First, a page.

“The goal of escalating attacks against us is to make our lives difficult and impossible, and thus push us and force us to leave our villages and leave our land for them to control,” said Younis.

The villages in Masafer Yatta occupy an area of about 13.5 square miles and include five schools and five medical centers. About 1,150 Palestinians from 215 households live there, including 569 children.

The residents depend on humanitarian aid due to the restrictive and discriminatory planning regime they face. Israeli authorities have issued demolition or “stop work” orders against most of the homes, animal shelters, and community infrastructure in the villages on the grounds that they were constructed without the required building permits, which are almost impossible for Palestinians to obtain. This has impeded the development of adequate housing, infrastructure and livelihoods.

In addition to the threat of their homes being demolished, the communities also face violence from settlers at a nearby outpost who have blocked roads in the area, attacked farmers, and set haystacks and grazing areas on fire. This has undermined the physical security of villagers, negatively affected their mental and psycho-social health, lowered their standard of living, and increased their dependence on humanitarian aid.

The rearing of livestock provides the community’s primary source of income but access to grazing land has been reduced by military and settlement activity.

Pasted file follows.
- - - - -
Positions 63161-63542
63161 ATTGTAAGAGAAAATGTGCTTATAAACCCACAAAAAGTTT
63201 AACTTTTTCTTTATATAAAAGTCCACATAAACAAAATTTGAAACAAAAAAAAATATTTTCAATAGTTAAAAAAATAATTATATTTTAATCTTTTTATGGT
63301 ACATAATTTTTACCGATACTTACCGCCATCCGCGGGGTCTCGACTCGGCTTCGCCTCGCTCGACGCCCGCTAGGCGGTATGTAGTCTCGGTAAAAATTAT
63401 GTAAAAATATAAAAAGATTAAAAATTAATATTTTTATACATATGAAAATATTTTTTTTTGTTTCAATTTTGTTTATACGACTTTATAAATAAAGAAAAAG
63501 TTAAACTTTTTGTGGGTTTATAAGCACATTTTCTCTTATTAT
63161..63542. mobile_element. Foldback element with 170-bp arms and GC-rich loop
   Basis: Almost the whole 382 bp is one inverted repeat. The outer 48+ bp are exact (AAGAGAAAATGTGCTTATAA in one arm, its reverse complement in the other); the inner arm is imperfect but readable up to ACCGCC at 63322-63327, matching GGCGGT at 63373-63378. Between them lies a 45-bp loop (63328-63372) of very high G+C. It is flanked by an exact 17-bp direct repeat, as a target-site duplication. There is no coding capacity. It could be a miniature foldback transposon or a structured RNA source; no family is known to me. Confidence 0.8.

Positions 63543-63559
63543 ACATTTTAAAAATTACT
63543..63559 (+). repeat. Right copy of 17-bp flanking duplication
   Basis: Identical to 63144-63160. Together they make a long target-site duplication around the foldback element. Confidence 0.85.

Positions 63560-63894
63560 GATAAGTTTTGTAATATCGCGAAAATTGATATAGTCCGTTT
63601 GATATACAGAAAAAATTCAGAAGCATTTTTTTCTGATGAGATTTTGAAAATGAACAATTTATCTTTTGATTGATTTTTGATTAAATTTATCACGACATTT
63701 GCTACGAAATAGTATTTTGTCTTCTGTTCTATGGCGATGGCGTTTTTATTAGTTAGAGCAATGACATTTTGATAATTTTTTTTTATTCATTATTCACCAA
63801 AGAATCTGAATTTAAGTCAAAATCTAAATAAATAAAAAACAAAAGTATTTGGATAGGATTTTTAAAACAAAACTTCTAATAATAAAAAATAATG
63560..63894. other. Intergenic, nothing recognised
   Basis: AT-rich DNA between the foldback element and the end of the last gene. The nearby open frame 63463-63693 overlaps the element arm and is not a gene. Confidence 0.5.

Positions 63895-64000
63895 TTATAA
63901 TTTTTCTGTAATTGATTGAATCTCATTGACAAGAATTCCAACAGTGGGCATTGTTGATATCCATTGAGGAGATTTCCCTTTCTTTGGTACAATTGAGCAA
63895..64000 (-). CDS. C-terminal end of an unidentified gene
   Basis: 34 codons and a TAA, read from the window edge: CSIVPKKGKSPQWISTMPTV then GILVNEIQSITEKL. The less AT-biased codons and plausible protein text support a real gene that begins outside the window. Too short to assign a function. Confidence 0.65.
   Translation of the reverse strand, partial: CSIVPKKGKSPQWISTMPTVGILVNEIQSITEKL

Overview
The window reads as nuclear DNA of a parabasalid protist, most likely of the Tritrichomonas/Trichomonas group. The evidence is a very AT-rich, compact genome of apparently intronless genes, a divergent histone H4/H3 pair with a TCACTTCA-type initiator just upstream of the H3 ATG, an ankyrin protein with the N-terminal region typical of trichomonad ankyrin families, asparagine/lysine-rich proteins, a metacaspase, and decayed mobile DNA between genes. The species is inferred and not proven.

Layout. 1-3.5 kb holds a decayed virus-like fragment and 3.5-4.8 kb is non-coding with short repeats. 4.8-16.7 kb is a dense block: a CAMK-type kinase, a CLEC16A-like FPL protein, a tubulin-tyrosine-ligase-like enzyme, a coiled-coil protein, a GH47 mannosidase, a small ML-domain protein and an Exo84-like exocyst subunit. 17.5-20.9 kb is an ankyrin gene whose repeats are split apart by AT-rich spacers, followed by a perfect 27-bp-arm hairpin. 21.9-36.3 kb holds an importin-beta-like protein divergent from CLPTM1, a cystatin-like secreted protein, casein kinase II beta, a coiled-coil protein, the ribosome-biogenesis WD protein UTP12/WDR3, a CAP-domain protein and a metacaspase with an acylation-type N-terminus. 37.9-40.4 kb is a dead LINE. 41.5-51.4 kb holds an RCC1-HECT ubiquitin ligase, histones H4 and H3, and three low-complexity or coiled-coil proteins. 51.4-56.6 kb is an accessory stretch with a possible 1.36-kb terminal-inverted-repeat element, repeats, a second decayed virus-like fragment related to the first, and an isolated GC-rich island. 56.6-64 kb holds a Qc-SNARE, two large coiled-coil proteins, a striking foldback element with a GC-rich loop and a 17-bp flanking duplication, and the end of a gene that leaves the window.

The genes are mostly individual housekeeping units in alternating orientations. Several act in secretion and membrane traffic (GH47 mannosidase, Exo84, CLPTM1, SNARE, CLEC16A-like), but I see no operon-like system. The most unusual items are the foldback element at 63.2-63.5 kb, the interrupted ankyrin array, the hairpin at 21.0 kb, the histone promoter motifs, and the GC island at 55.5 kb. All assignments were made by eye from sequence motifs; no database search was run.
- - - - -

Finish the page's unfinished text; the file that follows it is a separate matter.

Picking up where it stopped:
Younis Arar, head of the International Relations Unit at the Settlement and Wall Resistance Commission, told Arab News that there is growing concern for the remaining villagers given that Israeli authorities removed eight of the 12 communities from the villages of Masafer Yatta following the Supreme Court decision last year — and especially since the new far-right Israeli government came to power in late December.

Arar said there has been an increase in demolitions of buildings and the destruction of land in Masafer Yatta carried out by Israeli authorities in the past two weeks, and that Palestinians are planning protests in an attempt to resist the forced displacement of residents.

Palestinian officials have expressed disappointment in the efforts of the international community to prevent Israeli authorities from implementing their forced resettlement plans, in particular the weakness of statements issued by the EU and the UN, which did not go beyond expressing concern and did not include any steps to attempt to force Israeli authorities to back down.

Humanitarian organizations and donors have been providing assistance to help meet the needs of the remaining communities in Masafer Yatta, including water and electricity, and prevent forced displacement. However, Israeli authorities are reportedly impeding such efforts by issuing demolition or “stop work” orders, confiscating vehicles and equipment, restricting access to land, and preventing humanitarian workers from entering the area.

The schools in the area, built with support from international donors, face pending demolition orders, as do the medical centers. Activists warn that forced evictions create many humanitarian needs that must be addressed to ensure people are protected and have access to essential services.